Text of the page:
Back Charges Must be Reasonable

Younger-Holmes Electrical Contractors, Inc. v. BE&K Building Group, LLC,
2010 U.S. Dist. Lexis 128559 (D. Okla. Dec. 3, 2010).

In this case, BE&K (GC) hired Younger-Holmes (Sub) to provide electrical work on a medical center construction project.  Sub fell behind schedule in performing its contracted duties, so GC provided it with notification of default and three days time to cure.  GC eventually hired another subcontractor to work with Sub to finish the project on time.

Sub later filed suit against GC after receiving $277,000 in back charges for the supplemental subcontractor. Sub claimed GC breached the parties’ contract by failing to act reasonably and in good faith in declaring default and back-charging Sub.

The court determined that GC’s actions in issuing the default letter were proper because Sub failed to provide adequate manpower to keep up with the construction schedule and finish the job on time.  GC was only required by the subcontract to grant two days to cure after issuing the default letter, but GC actually gave Sub additional time before calling in the supplemental subcontractor.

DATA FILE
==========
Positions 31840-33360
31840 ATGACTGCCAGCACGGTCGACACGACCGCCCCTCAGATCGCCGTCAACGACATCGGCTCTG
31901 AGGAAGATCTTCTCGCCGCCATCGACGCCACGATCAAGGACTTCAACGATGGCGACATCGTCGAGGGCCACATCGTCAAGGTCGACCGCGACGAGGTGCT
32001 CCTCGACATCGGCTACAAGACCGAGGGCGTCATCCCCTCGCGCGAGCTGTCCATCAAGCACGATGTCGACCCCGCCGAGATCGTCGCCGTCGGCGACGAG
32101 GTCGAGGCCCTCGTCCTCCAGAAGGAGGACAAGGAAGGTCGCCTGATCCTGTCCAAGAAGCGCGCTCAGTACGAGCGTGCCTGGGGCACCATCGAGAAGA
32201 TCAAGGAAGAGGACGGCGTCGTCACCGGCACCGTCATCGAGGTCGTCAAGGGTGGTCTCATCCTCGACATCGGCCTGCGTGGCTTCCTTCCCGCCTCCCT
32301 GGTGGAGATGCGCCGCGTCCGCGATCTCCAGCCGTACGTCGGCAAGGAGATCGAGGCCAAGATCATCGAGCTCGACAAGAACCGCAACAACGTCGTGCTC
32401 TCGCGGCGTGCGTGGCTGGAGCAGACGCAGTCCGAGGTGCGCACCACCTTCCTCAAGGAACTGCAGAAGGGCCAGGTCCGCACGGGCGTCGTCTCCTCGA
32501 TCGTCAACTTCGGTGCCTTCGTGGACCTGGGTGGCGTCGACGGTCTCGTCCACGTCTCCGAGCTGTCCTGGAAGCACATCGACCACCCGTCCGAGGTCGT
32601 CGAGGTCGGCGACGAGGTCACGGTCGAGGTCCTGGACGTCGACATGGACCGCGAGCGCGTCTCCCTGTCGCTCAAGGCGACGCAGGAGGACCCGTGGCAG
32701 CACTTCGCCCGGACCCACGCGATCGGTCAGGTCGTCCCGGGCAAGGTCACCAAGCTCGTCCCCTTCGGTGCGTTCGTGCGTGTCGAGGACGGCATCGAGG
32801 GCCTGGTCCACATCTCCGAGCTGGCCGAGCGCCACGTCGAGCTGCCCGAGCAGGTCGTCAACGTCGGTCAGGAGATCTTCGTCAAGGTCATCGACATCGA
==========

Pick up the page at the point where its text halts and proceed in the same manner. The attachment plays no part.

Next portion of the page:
However, the court did find that GC acted in bad faith in regard to the back charges.  The court found that $82,000 of the $277,000 charges were unreasonable and often inexplicable.  Some of these charges included charges for miscellaneous fees, personal items, equipment not expendable on the job, first-class airfare, and per diem charges for in state workers.  In addition, many charges were unexplained or duplicated.  Because GC had a duty of good faith and fair dealing based on its contract with Sub, it impliedly owed Sub a duty to minimize costs.

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